Louis Vuitton

When the iPad 3 went on-sale at midnight last friday night it provoked the usual frenzy — miles of lines, ecstatic buyers — as well as one very interesting blog that somehow seems to have fallen through the cracks over the weekend. It takes a good, analytic look at the general perception that Apple is a luxury brand and points out that it does tick all the luxury boxes save one: exclusivity. But here’s what I wonder: is exclusivity really a luxury value these days?

 

Q: When is a hand bag not just a handbag ?

A: When it is also a piece of high jewellery and a sculptural object.

The crocodile skin and diamond Hermès bag (photo by Dan Tobin Smith)

Such is the case, anyway, with Hermès’s second foray into haute bijouterie (as opposed to haute joaillerie — the former starts with outrageous designs, the latter with mega stones). Their jeweller and shoe maestro Pierre Hardy created four different mini-handbags, in part inspired by the brand’s iconic handbags, using gold and a LOT of precious stones. They are each functionally a “bracelet” and they actually work as (very small) handbags.In theory, anyway.

It seems to me the idea of anyone actually carrying a handbag worth €1.5m and made of intertwining chains covered in 11,000 diamonds, or a rose gold version of the Kelly bag with crocodile scales and 1,160 diamonds is a little nuts, and I mentioned this to Patrick Thomas, the CEO of the brand. He laughed. 

In the battle about counterfeits and control of the web that has pitted Google, Facebook and their techneprenuer kin against content producers from Hollywood and the music industry, with congress apparently caught in the middle, little mention has been made of fashion — which is odd, because fashion, especially the luxury end, has been actively policing on-line piracy, and insisting on third party responsibility (eBay, Google) for years.

 

Today ex-P&G marketing guru Jim Stengel lists his top 50 brands of the last decade (out of 50,000) as judged by performance, consumer loyalty, and growth. These included the expected names like Apple, Starbucks and Amazon, as well as some less expected: the only fashion/luxury brands that make the list are — wait for it — Calvin Klein, Hugo Boss, and Louis Vuitton. Surprised? How about now: Mr Stengel attributes their success largely to four factors, one of which is CEOs who are “artist-businessmen.”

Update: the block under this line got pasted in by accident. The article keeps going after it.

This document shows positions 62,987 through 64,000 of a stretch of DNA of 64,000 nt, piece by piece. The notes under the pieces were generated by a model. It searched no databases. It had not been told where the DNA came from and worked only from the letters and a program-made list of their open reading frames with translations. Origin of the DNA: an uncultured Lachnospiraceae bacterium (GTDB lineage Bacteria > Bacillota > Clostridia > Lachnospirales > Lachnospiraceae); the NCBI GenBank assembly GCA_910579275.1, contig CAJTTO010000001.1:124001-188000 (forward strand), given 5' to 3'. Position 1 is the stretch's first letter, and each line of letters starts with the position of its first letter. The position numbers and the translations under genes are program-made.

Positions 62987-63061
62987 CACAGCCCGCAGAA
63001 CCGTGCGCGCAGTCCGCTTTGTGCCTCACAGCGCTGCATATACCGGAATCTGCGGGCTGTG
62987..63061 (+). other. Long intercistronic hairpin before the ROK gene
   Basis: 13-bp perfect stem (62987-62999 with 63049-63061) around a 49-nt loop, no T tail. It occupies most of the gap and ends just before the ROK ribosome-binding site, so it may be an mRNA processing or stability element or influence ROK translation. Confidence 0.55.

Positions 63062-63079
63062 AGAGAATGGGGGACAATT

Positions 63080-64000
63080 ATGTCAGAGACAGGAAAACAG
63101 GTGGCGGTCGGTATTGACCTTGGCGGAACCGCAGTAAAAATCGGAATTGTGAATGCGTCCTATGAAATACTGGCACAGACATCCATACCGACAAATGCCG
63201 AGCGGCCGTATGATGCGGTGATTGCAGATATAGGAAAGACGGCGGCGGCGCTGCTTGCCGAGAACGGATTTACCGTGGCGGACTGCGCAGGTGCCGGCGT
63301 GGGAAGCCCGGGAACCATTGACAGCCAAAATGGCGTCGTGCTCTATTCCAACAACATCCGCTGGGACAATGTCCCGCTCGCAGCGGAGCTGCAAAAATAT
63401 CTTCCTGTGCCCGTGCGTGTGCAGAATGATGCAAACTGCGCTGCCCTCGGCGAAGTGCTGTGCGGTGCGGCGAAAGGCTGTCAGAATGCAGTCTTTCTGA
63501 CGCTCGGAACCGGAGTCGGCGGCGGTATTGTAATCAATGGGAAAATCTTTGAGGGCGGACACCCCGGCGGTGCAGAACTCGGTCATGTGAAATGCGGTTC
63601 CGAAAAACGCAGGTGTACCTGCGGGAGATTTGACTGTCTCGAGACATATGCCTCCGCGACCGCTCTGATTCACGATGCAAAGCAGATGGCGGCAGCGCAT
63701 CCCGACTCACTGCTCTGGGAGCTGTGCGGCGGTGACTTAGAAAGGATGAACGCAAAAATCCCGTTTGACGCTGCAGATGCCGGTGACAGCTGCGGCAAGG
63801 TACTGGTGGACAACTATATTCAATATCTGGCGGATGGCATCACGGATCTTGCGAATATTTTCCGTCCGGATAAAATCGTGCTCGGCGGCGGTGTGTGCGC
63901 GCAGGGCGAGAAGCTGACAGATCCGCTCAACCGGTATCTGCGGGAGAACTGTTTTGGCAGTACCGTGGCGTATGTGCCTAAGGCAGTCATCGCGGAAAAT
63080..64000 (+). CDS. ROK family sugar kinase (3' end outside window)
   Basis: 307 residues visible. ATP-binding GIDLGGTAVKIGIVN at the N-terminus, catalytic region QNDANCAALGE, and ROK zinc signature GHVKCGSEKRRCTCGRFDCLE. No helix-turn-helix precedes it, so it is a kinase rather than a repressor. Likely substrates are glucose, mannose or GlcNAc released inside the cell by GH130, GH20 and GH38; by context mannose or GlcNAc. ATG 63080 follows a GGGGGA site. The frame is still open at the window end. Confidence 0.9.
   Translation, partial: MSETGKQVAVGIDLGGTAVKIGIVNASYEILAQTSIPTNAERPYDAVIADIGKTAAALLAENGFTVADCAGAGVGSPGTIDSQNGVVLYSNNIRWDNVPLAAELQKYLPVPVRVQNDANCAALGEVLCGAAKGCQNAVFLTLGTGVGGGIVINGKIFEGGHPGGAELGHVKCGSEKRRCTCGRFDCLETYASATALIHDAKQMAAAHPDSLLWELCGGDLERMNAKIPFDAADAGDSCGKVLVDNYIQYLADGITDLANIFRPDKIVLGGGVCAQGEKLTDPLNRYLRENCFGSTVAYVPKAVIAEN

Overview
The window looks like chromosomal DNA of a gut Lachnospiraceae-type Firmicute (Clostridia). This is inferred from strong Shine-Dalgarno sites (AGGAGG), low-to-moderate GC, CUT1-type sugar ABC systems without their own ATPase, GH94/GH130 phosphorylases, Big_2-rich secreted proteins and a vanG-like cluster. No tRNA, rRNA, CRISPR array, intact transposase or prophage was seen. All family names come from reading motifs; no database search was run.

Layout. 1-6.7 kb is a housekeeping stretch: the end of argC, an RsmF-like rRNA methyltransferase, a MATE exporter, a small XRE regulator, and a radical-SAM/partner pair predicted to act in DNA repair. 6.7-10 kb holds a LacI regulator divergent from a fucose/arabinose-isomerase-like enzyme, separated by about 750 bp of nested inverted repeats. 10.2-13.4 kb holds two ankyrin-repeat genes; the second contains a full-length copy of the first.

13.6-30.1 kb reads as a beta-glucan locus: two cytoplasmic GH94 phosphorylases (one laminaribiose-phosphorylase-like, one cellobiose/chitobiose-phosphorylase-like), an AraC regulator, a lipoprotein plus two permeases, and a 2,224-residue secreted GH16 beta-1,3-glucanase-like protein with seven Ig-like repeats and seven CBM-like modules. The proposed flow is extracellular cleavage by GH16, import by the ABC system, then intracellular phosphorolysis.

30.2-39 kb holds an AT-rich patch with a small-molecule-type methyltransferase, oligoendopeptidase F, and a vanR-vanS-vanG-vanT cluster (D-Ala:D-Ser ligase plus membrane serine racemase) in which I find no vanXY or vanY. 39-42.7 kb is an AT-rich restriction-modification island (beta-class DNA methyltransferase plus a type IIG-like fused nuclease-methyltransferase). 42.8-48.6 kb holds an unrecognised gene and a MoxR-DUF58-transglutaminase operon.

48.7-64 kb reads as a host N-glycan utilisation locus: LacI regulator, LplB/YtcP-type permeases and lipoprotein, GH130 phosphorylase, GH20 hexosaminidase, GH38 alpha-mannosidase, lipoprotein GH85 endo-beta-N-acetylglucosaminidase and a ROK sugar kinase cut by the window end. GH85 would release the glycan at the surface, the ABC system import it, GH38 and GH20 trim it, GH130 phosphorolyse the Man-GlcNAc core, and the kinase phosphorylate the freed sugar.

I had a very interesting conversation with a Calvin Kleiner this morning as we were waiting for the company’s pre-collection show to start. He had just come back from their latest store opening — at a mall in Toronto.

“Toronto?” quoth I, dubiously. “Is that a big market for Calvin Klein?” 

Who is fashion week for? The fact that this is a pressing question has suddenly become as clear as the plaid on a kilt thanks to British Vogue’s web site, which today launched a new initiative: “On-line Fashion Week,” which points up a growing schism in the fashion world.
 

Art and fashion have had a notoriously long affair, with the former attracted to the glamour and glitz of the latter, and the latter attracted to the former for the creative legitimacy it can bestow on an essentially commercial endeavor, but rarely has one actually crossed over into the territory of the other. As of this Christmas season, however, Marc Quinn — he of Saatchi Young British Artists, “blood head”, and Traflager Square plinth/disabled marble bust fame – is breaking the rules.

 

Dior handbag

Dior handbag. Image by Vanessa Friedman.

Forget the sense of nostalgia and farewell that pervaded Marc Jacobs’ sugar-sweet Louis Vuitton show, the clothes full of couture constructions as if an audition for a couture house; something happened yesterday at Christian Dior that had a very MJ-feel.

To be specific: the brand unveiled a new collaboration with the German artist Anselm Reyle that will be in-store for a limited time from  January until March, and involved pop art-like neon camouflage and metallics on the famous Miss Dior bag, as well as little flats and wedges, some bangles, and even a makeup line. 

What is with these French fashion houses? Do they not get enough attention?

New York fashion? What’s that? 

Recently I was at the unveiling of the new line of UGG Australia boots – you know, those squishy sheepskin booties that looks like slippers and became hugely trendy after movie stars like Kate Hudson started wearing them with shorts to get their Starbucks. Anyway, these UGGs were not those UGGs. These UGGs were all Made in Italy, mostly sporting very high heels or wedges, and priced not an average of $150, but an average of $1095. Yes, UGG, one of the defining styles of modern mass market cool, wants in on luxury. But does luxury want in on UGG?